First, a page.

Written by Dirk Lechtenberg, MVW Lechtenberg & Partner
Thursday 03 March 2011
The use of alternative fuels and raw material is common practice in the European cement industry. Dirk Lechtenberg gives an overview of scrap tyres as an alternative fuel in this excerpt from MVW Lechtenberg & Partner's Alternative Fuels & Raw Materials Handbook. Due to be published in the summer of 2011, the handbook will give an insight into over 80 different types of alternative fuels and raw materials with detailed descriptions of the availability, common use and practice in the cement industry. This includes processing considerations, the influence on the environment, clinker production and the economics of the various alternative fuels.
Scrap tyres are tyres that are no longer suitable or legal for their intended use due to damage, brittleness or low tread depth. By the time it is scrapped, a tyre generally loses around 20% of its weight. Tyres comprise natural rubber, synthetic rubber, carbon black, oil and various reinforcers.
Written by Stefan Laux & Jeff Mocsari, Praxair Inc., Tonawanda, USA
Wednesday 02 February 2011
Fuel costs and sustainability goals drive cement producers to use large amounts of secondary fuels. However, in comparison to fossil fuels these fuels typically have lower heating values and combustion characteristics that negatively impact the clinker forming process. The strategic use of oxygen provides a cost-effective means to combine high alternative fuel use targets with excellent operational results. The article describes the challenges posed by high alternative fuel rates and how oxygen is used to further increase the use of alternative fuels. A case study is presented that shows the beneficial impact of oxygen-enhanced combustion of alternative fuels.
The benefits of oxygen enrichment in cement kilns are well documented (1, 2). In the past, production increase was the main motivator for using oxygen if the plant's capacity to handle more flue gas was preventing further production increases. Injection of essentially pure oxygen removes nitrogen from the flue gas stream that is normally introduced with the combustion air. This frees up valuable flue gas capacity to be used for further production. In addition, enrichment with oxygen improves available heat for production and reduces flue gas losses.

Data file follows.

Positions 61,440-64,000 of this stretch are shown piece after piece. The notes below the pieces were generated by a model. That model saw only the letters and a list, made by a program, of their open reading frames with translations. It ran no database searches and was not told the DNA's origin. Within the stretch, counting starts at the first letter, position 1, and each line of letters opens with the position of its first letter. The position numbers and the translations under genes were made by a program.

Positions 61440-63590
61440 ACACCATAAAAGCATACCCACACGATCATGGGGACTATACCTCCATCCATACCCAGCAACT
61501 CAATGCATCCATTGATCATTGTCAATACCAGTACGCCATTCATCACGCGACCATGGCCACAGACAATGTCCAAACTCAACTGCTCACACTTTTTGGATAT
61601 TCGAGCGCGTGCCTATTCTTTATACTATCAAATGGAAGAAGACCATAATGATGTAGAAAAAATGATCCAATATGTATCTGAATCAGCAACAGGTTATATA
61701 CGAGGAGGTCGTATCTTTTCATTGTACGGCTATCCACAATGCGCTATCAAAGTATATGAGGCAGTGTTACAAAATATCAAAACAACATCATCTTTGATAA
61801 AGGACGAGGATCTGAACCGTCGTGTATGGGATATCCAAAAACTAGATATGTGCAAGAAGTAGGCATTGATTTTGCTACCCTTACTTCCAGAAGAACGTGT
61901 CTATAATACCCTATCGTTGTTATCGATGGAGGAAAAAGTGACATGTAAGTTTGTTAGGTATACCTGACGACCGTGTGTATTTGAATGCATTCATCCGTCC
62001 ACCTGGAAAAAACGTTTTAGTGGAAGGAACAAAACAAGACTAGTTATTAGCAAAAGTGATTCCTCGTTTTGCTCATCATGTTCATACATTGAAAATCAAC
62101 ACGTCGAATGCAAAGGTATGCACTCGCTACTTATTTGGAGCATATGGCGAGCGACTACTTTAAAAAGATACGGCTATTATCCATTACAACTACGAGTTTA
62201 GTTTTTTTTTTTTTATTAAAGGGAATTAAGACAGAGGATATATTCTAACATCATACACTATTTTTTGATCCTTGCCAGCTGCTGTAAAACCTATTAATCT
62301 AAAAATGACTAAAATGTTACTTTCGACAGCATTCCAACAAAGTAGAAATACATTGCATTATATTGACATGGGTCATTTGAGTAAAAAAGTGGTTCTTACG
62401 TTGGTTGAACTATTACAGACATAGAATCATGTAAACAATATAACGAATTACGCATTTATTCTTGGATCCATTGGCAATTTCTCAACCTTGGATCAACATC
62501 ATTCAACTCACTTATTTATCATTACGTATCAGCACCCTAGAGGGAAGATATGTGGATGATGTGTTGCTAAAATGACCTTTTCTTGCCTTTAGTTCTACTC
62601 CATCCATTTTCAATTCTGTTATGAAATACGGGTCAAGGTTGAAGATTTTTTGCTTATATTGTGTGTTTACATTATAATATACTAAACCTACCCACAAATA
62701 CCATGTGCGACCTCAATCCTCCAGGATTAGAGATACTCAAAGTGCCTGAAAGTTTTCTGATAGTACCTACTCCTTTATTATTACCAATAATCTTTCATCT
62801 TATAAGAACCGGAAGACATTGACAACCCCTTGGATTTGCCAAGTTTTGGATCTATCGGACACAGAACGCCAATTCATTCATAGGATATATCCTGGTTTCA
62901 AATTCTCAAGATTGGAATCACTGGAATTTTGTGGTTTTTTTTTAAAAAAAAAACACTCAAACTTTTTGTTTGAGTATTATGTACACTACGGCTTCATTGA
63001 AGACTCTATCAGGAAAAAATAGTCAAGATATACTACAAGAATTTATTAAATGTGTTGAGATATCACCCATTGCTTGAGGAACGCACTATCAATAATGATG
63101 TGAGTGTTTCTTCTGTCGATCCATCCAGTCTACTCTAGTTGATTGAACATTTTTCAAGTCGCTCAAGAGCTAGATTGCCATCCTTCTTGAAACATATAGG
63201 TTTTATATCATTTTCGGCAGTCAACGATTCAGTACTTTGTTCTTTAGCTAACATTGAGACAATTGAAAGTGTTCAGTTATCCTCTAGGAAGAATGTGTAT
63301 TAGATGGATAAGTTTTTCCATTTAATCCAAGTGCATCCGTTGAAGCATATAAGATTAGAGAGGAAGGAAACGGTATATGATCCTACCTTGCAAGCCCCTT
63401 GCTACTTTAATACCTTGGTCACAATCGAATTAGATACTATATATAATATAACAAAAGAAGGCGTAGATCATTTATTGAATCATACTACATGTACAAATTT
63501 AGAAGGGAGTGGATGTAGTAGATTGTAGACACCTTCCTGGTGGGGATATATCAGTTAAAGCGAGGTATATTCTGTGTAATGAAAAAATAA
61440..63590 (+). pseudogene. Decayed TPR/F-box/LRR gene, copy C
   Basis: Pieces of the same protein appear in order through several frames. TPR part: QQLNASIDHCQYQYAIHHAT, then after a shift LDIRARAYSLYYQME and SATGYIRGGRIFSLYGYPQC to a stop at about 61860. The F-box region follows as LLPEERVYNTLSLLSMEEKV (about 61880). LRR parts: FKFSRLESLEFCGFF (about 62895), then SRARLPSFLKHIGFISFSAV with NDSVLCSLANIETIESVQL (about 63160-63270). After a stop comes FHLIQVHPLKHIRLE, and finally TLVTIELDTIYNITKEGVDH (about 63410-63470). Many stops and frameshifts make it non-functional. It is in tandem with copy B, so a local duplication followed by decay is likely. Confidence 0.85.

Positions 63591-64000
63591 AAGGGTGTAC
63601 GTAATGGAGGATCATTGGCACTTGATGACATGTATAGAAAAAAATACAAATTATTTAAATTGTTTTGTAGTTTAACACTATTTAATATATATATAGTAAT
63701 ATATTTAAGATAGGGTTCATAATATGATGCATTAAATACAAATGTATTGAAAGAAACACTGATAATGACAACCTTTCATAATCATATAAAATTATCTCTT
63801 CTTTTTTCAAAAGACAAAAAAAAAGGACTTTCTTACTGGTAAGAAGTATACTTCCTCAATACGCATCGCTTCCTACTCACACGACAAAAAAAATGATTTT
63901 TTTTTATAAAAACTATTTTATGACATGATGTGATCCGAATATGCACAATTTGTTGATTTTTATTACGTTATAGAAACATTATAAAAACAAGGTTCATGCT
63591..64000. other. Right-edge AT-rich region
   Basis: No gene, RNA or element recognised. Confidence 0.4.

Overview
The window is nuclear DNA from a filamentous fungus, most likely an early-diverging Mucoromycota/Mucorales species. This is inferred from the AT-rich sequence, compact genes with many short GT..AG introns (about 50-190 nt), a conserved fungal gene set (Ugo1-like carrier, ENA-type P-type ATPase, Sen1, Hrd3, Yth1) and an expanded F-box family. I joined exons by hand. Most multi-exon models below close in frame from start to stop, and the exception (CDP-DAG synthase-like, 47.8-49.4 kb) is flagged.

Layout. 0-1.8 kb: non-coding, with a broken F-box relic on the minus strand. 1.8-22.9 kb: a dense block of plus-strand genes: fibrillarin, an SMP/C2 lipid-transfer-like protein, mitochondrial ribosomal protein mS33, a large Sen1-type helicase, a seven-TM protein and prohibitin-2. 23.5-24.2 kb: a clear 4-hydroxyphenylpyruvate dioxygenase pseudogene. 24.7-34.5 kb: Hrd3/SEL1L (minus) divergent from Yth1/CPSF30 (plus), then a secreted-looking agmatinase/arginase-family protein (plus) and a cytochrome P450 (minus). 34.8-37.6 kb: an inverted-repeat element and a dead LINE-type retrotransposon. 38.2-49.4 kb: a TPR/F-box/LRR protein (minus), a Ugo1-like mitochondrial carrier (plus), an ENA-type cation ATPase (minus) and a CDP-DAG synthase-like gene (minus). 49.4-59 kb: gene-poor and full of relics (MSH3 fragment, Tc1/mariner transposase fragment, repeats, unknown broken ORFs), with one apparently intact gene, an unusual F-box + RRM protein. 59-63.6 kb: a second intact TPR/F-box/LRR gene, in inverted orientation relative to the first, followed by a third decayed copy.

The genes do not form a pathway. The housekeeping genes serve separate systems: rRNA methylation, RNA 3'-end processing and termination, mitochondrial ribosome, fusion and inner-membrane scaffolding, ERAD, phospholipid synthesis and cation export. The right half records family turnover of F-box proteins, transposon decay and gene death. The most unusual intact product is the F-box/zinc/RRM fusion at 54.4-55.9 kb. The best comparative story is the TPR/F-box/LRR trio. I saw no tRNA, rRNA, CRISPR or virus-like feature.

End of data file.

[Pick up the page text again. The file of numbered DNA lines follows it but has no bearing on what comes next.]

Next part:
Experience with oxygen injection shows demonstrated benefits to customers ranging from production increases of up to 25%, specific fuel savings of up to 5%, reduced specific dust losses and improved kiln stability as evidenced by clinker quality and kiln coating. Low investment costs and an easy implementation have made this technology an attractive solution for a short-term capacity deficit. Figure 1 shows kiln sizes and oxygen flow rates used successfully in various projects over the last 50 years.
Long-term experience with this application suggests that a yield of 3t to 4t of incremental clinker per ton of oxygen can be achieved at most plants, if the flue gas system capacity is preventing increase of production and the plant has no further bottlenecks towards processing more material. Oxygen injection provides a high degree of flexibility that can maximise profits when cement market conditions are favourable.
The use of oxygen for increased production tends only to be justified in periods of high industry kiln capacity utilisation where high margins associated with the incremental product cover the cost of oxygen and enable the desired return on the project investment. With the exception of retiring older, inefficient clinker production lines and increasing the production with oxygen injection at modern low-cost facilities, present day market conditions in most parts of the world are generally not supportive of oxygen use for the purpose of production increase.
Written by John O’Brien, Plattco Corporation
Monday 01 November 2010
An alternative fuel project is a complicated endeavour. Among the numerous issues that must be considered, some will inevitably take a lower priority. Selecting which airlock valve to use on the system should not be one of them.
The consequences of the valve choices will directly affect the success of the project in several areas including:
- Cost effectiveness;
- Production output;
- Safety and fail safe back-up systems.
The purpose of this article is to highlight some of the most important things to consider when selecting valves for your project, as well as open the door to alternative ways of using fuels to create heat for various processes.